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Record $14M Fine For Titanium Waste Dumping

Thu, 05/15/2014 - 10:25am
MICHELLE RINDELS, Associated Press

LAS VEGAS (AP) — A company that manufactures titanium jet parts faces a record $14 million fine for illegally making and disposing of a cancer-causing chemical in Henderson, the Environmental Protection Agency announced Wednesday.

The fine against Titanium Metals Corporation, or TIMET, is the largest ever imposed at a single facility for violations of the Toxic Substances Control Act. The Pennsylvania-based company must also clean up the site.

"This record penalty reflects EPA's commitment to protect communities by reducing pollution from the mineralsector," EPA enforcement official Cynthia Giles said in a statement. "Today's settlement ensures TIMET complies with the law and takes important steps to build transparency in the investigation and remediation of this facility."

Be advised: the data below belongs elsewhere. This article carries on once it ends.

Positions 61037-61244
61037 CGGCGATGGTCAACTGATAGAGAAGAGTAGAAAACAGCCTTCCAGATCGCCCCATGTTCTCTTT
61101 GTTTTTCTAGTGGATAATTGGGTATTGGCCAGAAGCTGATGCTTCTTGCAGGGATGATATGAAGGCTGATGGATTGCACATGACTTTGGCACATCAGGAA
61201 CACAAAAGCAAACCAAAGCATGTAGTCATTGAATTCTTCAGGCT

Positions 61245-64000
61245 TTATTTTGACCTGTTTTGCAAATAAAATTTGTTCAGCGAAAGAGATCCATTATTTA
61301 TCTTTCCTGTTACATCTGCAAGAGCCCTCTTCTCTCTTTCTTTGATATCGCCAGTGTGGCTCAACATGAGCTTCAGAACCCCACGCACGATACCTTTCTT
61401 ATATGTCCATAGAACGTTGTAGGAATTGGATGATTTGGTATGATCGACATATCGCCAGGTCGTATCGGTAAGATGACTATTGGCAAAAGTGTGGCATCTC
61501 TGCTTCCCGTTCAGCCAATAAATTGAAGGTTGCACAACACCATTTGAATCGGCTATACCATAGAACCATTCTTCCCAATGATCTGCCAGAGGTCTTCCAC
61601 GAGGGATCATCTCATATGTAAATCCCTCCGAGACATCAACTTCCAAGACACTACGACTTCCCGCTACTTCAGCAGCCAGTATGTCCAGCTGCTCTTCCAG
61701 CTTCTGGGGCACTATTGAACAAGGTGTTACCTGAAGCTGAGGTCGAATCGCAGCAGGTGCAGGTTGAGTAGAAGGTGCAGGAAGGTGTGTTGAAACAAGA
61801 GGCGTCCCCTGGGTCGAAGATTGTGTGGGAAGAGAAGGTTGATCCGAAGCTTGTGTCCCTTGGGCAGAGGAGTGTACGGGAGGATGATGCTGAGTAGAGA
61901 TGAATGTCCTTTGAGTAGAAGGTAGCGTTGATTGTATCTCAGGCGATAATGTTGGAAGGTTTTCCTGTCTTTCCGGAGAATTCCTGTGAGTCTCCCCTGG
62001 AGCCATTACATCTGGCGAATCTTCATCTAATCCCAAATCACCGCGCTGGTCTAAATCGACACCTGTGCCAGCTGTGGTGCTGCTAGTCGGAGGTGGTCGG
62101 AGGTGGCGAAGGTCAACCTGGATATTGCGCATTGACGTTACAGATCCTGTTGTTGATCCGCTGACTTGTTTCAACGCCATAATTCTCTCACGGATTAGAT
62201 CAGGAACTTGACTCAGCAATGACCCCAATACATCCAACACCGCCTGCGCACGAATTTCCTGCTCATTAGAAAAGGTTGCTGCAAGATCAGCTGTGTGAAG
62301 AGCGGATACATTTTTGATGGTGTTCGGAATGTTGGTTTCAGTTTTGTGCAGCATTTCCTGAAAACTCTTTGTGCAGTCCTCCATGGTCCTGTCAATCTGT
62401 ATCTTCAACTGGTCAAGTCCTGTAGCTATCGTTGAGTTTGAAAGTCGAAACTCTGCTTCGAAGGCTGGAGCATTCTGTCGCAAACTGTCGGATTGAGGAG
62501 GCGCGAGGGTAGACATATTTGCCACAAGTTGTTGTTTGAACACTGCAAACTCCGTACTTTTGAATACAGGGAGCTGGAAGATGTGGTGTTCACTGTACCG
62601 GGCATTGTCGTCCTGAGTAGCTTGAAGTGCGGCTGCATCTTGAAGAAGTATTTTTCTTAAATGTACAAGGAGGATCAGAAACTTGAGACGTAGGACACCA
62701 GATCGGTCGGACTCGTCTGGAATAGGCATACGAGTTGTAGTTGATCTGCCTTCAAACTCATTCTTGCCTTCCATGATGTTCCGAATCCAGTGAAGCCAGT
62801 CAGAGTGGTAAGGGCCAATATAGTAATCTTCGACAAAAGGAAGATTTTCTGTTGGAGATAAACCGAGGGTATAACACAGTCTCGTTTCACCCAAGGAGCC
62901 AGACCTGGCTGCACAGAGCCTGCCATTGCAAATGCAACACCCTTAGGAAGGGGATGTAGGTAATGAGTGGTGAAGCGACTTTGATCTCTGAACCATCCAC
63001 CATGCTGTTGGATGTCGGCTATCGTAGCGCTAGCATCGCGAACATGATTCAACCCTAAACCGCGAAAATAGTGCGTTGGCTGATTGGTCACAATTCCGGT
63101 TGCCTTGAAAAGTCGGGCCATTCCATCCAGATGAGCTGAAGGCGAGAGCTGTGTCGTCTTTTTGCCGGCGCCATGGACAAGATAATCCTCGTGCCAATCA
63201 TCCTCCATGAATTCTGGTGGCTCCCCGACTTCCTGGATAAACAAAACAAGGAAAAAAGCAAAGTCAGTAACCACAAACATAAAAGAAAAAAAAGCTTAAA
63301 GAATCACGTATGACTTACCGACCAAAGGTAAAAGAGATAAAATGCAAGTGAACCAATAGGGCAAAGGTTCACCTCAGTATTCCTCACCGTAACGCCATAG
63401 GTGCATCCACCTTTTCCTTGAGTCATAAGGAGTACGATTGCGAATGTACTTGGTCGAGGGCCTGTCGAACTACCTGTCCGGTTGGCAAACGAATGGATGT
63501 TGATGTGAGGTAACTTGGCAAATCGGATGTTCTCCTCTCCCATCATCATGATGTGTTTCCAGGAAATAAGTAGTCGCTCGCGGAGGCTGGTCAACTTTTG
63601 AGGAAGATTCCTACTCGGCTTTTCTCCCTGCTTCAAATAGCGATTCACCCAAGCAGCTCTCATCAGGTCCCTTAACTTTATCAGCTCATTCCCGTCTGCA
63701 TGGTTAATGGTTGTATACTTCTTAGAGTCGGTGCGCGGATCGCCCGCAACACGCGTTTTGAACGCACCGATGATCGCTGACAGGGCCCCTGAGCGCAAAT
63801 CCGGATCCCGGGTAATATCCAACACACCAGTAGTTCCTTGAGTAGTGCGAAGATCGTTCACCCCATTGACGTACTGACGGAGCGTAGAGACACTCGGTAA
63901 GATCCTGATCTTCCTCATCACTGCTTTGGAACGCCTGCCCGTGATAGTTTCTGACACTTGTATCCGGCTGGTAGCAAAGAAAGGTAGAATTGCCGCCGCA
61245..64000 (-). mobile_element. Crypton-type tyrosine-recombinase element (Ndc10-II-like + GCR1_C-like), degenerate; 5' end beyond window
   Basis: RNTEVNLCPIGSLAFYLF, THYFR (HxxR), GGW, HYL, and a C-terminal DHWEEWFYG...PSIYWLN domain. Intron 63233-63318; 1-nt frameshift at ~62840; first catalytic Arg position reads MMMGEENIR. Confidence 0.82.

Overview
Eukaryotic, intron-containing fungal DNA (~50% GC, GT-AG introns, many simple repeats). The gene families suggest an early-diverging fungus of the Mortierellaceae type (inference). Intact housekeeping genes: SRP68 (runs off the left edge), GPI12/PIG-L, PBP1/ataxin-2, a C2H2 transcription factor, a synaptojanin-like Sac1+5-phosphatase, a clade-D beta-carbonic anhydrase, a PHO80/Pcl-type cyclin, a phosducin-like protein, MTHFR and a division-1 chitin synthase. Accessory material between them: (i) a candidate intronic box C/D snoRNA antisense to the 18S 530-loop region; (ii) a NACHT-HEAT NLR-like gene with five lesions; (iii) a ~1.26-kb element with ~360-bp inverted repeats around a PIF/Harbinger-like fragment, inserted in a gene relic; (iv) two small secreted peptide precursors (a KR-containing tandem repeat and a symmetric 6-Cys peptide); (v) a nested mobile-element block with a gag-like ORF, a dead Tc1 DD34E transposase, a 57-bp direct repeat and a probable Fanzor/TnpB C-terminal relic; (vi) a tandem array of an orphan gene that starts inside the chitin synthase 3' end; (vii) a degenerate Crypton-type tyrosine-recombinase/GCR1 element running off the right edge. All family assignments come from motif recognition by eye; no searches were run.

TIMET officials didn't immediately respond to a message seeking comment Wednesday.

Government officials said they discovered during inspections in the mid-2000s that TIMET had been illegally producing polychlorinated biphenyl as a byproduct of its titanium manufacturing. The company had disposed of contaminated waste in a landfill and in a trench at its plant in the Black Mountain Industrial Complex.

The byproduct, which was used in paints, plastics and electrical equipment before 1978, has been shown to cause cancer and other health problems and has been illegal in the United States for the last 30 years.

The fine against the company is the latest large penalty for contamination in Henderson, which houses a number of chemical manufacturing plants. EPA officials announced last month that they won $1.1 billion from the Anadarko oil company to clean up a rocket fuel chemical that seeped into groundwater and Lake Mead.

TIMET supplies nearly 20 percent of the world's titanium demand. Its Henderson plant has been operating since 1950 and is one of the largest industrial sites in Nevada.

The settlement is subject to a 30-day public comment period and approval by the federal court.

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